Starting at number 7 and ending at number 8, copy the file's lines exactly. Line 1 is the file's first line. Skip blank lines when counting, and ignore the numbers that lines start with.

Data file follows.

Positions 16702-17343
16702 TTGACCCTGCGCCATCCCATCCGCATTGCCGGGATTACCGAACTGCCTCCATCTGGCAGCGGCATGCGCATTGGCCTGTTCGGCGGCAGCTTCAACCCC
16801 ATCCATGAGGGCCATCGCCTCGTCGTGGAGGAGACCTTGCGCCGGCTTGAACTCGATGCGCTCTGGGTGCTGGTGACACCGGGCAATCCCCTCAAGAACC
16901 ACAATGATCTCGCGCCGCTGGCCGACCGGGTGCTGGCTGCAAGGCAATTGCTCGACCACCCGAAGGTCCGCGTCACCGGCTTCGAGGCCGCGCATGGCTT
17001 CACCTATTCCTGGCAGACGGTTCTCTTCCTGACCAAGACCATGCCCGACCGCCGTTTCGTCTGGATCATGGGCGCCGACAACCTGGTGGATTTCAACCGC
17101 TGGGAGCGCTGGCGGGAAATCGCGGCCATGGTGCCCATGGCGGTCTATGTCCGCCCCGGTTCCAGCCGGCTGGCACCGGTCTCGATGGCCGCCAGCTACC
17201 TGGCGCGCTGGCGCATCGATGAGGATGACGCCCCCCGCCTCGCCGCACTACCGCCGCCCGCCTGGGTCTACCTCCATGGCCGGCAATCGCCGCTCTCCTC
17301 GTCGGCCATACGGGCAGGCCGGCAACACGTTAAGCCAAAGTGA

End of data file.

17201 TGGCGCGCTGGCGCATCGATGAGGATGACGCCCCCCGCCTCGCCGCACTACCGCCGCCCGCCTGGGTCTACCTCCATGGCCGGCAATCGCCGCTCTCCTC
17301 GTCGGCCATACGGGCAGGCCGGCAACACGTTAAGCCAAAGTGA